Dotty then said, "you know when I say NO that doesn't mean anything, its just the easiest thing to say".
Imagine my eyes bulging right out my head, my ears standing at attention. It happened today.
Custom Search - How to Get a Dementia Patient to Do What You Want Them to Do
By Bob DeMarco
Alzheimer's Reading Room
Dotty, my sister Joanne, and I went over to the pool. When we arrived there was a big dark cloud out west and we heard some thunder. It was sunny at the pool. I said to my sister we better not go in.
Meanwhile, my sister had the opportunity to experience first thand the "NO" of it all. She listened on throughout the morning and early afternoon as Dotty said, No, I am not going to the pool. Me? I learned a long time ago that the word "NO" is Alzheimer's World in a tiny little word and has little meaning.
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As soon as we neared the pool. Dotty started. I'm not going in the pool. As we were trying to decide whether or not to go into the pool, Dotty continued to say, I am not going in the water.
On the way out Dotty wanted to know why we didn't go into the water. I said to her, because you said NO you weren't going into the water.
Dotty then said, "you know when I say NO that doesn't mean anything, its just the easiest thing to say". So there you go, right out of the mouth of an Alzheimer's sufferer.
I understand that the word "NO" often stops Alzheimer's caregivers dead in their tracks.
For the longest time now, Dotty has been saying over and over, NO I am not going to the pool. She says it when I hand her her bathing suit. As we move to the front door, on the way out the door, on the way to the car, and even as she gets into the car, Dotty says NO. Once out of the car, on the way in the gate, NO. Even when she has I foot in the water, she still says, NO, I am not going in.
Some of you that are new might have trouble believing this. Take a look at the video. Watch until the end.
On a separate note. Early this morning Dotty was in my bedroom. This rarely happens these days because she can't make it that far on her own. However, when we have company she has to use that bathroom sometimes. I took Dotty to the bathroom and left. After a while I thought I better go check on her.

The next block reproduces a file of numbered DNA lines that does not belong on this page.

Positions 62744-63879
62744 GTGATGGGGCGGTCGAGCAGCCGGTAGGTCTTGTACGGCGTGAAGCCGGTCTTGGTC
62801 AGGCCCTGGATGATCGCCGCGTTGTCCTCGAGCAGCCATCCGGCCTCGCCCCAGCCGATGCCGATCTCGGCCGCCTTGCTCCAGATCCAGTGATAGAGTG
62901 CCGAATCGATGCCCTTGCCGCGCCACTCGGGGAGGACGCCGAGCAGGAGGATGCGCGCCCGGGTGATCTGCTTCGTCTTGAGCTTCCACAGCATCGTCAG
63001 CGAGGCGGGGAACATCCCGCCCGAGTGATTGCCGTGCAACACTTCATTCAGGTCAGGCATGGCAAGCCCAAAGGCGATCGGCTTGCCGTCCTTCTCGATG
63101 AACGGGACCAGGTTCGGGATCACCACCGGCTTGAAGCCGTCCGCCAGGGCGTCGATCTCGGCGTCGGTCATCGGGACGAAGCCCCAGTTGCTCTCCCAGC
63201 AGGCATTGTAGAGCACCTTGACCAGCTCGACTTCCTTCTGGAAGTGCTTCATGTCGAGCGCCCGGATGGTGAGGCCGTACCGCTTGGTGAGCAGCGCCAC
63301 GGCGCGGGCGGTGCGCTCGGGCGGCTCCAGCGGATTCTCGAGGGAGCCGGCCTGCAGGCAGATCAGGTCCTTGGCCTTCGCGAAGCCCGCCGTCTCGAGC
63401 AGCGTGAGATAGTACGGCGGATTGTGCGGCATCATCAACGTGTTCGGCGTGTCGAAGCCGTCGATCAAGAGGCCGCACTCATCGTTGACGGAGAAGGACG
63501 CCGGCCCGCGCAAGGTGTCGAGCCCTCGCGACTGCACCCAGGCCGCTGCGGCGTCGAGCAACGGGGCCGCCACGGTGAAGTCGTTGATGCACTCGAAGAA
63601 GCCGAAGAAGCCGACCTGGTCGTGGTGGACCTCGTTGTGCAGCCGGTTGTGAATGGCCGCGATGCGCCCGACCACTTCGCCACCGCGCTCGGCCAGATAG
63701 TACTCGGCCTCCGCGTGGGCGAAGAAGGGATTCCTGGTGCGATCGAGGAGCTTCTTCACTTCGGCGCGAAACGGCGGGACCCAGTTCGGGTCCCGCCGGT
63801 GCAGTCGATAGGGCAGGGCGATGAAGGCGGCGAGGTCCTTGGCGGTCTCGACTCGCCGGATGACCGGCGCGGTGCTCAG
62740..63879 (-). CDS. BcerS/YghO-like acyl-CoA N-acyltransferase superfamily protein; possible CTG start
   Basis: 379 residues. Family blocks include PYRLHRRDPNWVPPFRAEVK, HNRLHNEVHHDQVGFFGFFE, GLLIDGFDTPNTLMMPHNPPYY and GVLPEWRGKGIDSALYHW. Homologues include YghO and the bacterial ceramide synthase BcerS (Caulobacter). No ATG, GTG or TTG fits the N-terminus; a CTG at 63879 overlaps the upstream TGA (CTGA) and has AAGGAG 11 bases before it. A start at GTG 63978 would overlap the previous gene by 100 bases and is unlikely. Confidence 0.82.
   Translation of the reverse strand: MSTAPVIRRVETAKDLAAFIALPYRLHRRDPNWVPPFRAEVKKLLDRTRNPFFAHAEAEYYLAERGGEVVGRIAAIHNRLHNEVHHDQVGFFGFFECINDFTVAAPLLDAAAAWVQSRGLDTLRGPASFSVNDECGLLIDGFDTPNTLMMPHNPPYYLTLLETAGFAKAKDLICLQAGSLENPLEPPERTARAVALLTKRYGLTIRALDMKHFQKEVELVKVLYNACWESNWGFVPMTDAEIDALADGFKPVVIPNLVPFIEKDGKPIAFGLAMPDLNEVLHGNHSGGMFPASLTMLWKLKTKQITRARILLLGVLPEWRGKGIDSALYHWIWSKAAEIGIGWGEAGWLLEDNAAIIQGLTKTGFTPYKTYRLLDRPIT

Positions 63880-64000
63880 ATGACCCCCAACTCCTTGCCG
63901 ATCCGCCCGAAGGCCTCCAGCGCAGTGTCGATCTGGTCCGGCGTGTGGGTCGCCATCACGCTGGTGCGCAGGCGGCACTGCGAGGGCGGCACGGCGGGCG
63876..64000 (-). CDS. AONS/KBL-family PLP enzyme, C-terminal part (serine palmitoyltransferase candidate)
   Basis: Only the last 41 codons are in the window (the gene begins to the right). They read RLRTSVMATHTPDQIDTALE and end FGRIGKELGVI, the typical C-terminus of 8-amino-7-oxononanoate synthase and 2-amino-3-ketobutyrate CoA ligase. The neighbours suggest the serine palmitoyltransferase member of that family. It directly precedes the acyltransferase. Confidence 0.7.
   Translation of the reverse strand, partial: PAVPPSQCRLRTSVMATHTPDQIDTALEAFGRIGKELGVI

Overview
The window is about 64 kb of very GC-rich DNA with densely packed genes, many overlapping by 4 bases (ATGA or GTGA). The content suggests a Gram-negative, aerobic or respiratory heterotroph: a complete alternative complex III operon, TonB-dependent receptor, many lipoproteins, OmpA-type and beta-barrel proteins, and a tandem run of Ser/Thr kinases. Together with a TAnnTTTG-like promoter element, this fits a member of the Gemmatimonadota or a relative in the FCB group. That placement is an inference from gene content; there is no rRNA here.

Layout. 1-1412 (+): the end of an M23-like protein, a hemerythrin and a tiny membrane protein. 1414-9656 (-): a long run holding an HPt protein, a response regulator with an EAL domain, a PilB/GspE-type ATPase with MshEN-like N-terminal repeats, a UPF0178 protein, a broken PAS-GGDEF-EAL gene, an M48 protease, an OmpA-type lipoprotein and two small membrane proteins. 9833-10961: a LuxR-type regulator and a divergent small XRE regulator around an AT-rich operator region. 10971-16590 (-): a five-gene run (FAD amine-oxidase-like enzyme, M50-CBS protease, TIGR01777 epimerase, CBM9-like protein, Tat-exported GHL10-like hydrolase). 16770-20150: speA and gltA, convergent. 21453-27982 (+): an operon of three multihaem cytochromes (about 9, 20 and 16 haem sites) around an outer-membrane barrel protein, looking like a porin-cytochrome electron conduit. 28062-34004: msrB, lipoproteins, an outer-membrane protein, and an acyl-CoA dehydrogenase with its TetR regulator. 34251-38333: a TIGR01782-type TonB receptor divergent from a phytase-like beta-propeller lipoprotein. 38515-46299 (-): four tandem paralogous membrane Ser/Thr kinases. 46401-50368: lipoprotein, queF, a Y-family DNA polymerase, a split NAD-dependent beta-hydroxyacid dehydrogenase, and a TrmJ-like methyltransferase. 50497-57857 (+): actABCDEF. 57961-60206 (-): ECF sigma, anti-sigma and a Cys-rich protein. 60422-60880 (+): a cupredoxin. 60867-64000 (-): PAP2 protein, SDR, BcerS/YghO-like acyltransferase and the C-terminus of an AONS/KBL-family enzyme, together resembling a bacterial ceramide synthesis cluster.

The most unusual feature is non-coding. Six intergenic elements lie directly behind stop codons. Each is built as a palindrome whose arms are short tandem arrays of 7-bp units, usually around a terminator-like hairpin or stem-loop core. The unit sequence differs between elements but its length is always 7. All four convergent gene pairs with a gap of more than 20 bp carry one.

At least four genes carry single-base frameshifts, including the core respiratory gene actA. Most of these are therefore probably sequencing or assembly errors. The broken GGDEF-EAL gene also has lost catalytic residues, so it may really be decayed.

There she stood. Rummaging through my money that was sitting on the bureau (I don't use a wallet). Sure enough she is stuffing a ten dollar bill and a one into her pocket.
I get her out in to the kitchen and then asked, what are you going to do with the $11? Dotty says, what $11? I say, look in your pocket. She pulls out the $11. Then says, where did this come from? I say, you took it off my bureau. Dotty says, I did not. I then asked, where did it come from? She says I don't know. Dotty then went on to say, I don't need your money. I said, where is your money? She says, none of your business.
Joanne and I had a good laugh. So did Dotty the philosopher and explain(er) of the word NO in Alzheimer's World.
Can't help but laugh. Good day today. Joanne has really perked Dotty up.
- Communicating in Alzheimer's World
- What’s the Difference Between Alzheimer’s Disease and Dementia
- How the Loss of Memory Works in Alzheimer’s Disease, and How Understanding This Could Help You
- Dementia and the Eight Types of Dementia
- Does the Combination of Aricept and Namenda Help Slow the Rate of Decline in Alzheimer's Patients
- Test Your Memory (TYM) for Alzheimer's or Dementia in Five Minutes
- The Mini-Cog Test for Alzheimer's and Dementia
Bob DeMarco is the Founder of the Alzheimer's Reading Room and an Alzheimer's caregiver. The blog contains more than 5,000 articles for caregivers and dementia professionals. Bob lives in Delray Beach, FL.